Stay Well This Winter!

Winter Wellness
Winter Wellness

We have blogged in the past about the ways that libraries are good for your health and wellbeing: increasing social and community cohesion with events and book groups, improving literacy and life skills, providing information about CV sessions, interview skills, job opportunities, housing issues and helping with digital inclusion with free online access through PCs and wifi, adult learning, children’s book sharing and of course a wide range of regular health sessions, talks and stalls for all ages – all these aspects of library life are good for our health.

We rely on close partnership work with the NHS to guide us so that we can keep you informed as to priorities in healthy lifestyle behaviours. At the moment Public Health England and more specifically our CCG, West London Clinical Commissioning Group, are urging us to ‘Stay Well This Winter’.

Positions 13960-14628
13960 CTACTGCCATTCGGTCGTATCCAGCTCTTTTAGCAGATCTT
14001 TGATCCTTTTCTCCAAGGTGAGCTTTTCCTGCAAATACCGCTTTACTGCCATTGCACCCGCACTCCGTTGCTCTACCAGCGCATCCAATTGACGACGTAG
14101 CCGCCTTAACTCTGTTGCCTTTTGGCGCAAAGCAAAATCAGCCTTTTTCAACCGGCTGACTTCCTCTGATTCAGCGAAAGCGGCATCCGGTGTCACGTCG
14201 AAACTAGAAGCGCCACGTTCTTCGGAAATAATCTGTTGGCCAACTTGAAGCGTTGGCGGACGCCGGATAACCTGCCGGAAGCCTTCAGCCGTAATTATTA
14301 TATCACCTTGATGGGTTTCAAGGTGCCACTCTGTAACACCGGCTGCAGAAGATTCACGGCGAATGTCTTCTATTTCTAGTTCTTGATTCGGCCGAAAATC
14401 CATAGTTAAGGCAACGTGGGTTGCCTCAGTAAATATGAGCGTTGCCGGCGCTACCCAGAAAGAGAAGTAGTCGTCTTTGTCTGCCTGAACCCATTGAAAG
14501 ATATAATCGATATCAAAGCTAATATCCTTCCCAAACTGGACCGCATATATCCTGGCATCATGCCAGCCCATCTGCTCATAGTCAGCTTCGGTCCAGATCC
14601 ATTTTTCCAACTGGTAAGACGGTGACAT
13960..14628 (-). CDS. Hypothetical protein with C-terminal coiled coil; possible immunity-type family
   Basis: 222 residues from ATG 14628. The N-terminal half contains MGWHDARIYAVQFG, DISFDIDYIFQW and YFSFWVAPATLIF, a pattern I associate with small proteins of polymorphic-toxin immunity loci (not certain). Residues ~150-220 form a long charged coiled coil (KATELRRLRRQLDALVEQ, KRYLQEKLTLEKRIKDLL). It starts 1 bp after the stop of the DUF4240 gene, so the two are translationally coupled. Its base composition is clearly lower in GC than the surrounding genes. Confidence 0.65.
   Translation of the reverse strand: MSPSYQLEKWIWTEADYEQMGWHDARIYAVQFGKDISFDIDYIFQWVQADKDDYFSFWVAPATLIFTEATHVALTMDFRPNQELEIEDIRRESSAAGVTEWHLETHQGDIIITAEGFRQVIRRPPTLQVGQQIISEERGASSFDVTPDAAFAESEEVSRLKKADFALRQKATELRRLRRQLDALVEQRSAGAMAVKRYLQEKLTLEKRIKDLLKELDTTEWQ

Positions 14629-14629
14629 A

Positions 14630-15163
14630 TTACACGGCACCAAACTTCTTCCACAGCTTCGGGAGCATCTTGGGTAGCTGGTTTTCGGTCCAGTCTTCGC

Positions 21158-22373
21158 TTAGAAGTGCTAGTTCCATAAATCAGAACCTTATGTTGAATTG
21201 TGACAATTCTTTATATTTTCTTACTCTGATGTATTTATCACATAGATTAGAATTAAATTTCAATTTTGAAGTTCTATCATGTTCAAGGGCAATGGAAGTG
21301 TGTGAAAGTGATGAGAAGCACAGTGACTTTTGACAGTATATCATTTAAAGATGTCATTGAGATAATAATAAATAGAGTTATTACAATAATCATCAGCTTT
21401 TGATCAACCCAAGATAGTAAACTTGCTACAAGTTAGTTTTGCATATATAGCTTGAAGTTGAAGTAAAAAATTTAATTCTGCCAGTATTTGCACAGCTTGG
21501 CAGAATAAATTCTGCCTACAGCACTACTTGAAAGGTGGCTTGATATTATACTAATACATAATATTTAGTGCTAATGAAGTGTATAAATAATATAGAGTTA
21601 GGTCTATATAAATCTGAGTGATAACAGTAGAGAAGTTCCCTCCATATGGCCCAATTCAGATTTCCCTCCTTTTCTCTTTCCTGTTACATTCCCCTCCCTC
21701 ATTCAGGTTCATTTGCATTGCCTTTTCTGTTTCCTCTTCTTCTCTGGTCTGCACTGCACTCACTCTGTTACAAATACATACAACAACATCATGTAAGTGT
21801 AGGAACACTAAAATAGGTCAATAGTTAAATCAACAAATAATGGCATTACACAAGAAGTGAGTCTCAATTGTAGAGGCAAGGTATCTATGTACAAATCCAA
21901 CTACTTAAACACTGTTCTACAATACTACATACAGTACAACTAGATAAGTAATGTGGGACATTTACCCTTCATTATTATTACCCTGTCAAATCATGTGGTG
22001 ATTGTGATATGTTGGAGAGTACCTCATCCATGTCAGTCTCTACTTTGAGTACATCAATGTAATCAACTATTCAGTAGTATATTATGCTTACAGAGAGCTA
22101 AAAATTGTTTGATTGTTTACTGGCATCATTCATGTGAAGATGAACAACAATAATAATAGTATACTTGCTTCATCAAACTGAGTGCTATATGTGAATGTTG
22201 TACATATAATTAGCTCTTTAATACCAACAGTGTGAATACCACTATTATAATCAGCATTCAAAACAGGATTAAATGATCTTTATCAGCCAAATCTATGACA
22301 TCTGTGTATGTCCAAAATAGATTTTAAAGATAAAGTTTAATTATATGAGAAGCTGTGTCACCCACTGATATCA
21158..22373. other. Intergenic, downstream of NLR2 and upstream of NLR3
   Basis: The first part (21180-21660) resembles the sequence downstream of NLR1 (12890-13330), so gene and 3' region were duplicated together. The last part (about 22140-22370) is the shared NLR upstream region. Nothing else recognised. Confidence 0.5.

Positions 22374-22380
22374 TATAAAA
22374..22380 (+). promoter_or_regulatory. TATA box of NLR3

Here are the answers to some questions you may have about one aspect of ‘Stay Well this Winter’ – the flu vaccine:

Stay Well This Winter  – the Flu Vaccine

The NHS has been encouraging everyone to Stay Well This Winter by taking a number of steps to minimise the risk of falling unwell during the colder months – you might have seen posters and information displayed in libraries throughout Kensington and Chelsea. There are also videos to raise awareness:

Importantly, free flu vaccines are available to a number of groups of people including older people aged over 65, children aged 2-4 and in school years one and two, pregnant women, people with long-term health conditions and carers. Most GPs and pharmacies will be providing free flu vaccines until the end of January or February so it is still not too late if you, a friend or a family member has not yet had yours. If you are eligible for a free flu vaccine your GP will be able to organise one for you, so it’s worth asking about.